What I realized, through the many pictures taken by the game cam, is that I am so glad I purchased such a heavy and sturdy bird bath. Especially since it is a water source for such a variety of animals. Other (taller or lighter) bird baths would likely tip over as some of the animals tried to drink... like this calico cat and black and white cat.

The only drawback is that I do not have any way to keep the bird bath full between my visits. I am looking forward to living at The Shack for many reasons. Keeping the bird bath full so that the animals (like this deer) don't find a dry watering hole.

Surprisingly, when I went camping this weekend, I put water in the bird bath and within 2 hours, the birds were back. Almost as though saying, "Hey slacker, where have you been?" and "Am I glad to see you". 

Related Links:

I love visiting and shopping at Sun Nurseries. It seems they have everything. Including fountains, bird baths, garden sculptures, and stone benches. Check out my review of that AMAZING plant and garden store here

I love my Moultrie game cams. I watch for clearance sales at local box stores or sporting goods stores. I can pick them up at 1/2 price or less this way. If you want to read my review of my first Moultrie, click here. If you want to read the update and see some of my first photos (including my first bear sighting on my own land), click here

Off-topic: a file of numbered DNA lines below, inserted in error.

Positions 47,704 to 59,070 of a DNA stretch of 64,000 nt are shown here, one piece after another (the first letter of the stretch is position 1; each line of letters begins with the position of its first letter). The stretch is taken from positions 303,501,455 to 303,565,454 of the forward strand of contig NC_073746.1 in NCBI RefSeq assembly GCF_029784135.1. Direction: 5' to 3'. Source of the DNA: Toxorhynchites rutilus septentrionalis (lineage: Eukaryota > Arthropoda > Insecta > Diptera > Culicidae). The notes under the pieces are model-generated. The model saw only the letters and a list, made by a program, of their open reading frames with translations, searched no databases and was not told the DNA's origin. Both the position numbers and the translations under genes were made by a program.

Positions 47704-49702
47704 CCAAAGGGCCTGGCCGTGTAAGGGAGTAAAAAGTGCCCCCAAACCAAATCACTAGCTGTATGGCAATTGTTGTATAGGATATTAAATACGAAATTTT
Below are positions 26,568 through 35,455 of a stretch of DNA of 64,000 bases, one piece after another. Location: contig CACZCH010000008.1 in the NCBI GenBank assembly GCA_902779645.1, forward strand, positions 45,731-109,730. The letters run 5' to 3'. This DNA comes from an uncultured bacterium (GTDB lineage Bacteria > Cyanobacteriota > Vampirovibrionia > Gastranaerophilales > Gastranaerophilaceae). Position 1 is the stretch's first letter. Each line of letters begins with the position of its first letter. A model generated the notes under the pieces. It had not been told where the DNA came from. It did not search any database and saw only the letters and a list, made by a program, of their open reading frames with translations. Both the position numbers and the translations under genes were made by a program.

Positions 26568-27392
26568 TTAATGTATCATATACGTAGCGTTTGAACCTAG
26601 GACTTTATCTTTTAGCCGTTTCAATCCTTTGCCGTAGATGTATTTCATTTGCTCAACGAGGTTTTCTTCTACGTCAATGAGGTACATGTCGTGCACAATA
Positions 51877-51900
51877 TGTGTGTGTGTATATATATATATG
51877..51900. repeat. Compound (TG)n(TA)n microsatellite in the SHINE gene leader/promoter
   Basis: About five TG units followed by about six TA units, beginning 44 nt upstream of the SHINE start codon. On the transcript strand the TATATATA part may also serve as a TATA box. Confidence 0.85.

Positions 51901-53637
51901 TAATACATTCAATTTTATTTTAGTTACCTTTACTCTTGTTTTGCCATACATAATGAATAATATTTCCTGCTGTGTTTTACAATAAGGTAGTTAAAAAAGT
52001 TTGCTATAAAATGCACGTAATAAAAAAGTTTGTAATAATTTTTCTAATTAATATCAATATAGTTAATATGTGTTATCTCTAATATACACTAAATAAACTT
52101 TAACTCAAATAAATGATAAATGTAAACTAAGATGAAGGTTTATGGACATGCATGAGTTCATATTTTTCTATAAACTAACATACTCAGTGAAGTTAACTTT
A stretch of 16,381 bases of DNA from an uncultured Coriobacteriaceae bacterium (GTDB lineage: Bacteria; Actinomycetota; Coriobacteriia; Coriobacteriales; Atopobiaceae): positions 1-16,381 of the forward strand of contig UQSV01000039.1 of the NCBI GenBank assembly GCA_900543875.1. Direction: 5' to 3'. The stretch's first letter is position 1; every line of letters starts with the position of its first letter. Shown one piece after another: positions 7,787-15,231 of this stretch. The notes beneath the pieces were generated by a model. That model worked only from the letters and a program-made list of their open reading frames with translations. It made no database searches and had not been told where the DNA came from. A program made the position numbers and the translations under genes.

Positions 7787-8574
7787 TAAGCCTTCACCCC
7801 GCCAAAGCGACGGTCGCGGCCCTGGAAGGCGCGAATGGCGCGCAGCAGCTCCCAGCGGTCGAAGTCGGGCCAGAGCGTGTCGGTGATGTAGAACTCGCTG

*This article may contain affiliate links. If you shop via one of the affiliate links, I may earn a small commission - at no additional cost to you. I am very appreciative of every reader who visits my articles. Thank you

Moultrie has been the brand I rely on. However, there are many brands of quality game cams to choose from. Whether you are interested in improving home security or watching wildlife I highly recommend a game cam. It's really fun to see what goes bump in the night where you aren't watching.

Sunday, November 3, 2019

October 2019 Autumn Colors

Country roads, take me home. Rt. 50.
Late October in Almost Heaven, West Virginia is a wonderful time of year. The scenery during my camping trip last weekend was breath-taking. I could not stop looking at the sights around me.    

I don't recall last year's autumn colors being as vibrant this year. Ms. Judy (my realtor) agreed with me. She said that last year was too dry. The beginning of this October was super dry also, but apparently the rains came in time to create this beautiful autumn canvas.

Isn't Mother Nature the most talented artist?

I love the many moods of the ridges. Bright morning sunshine burning off the thick fog - exposing the colors of the leaves.

By the way, I won't hold it against you if you find yourself singing as you look at these. In fact, let me just link the song here and we can both sing along. 

Wow. I love that John Denver cover. Such a beautiful voice she has. Her name is Emily Joy. I've never heard of her before and as soon as I finish posting my picture, I'm going to listen to more of her music.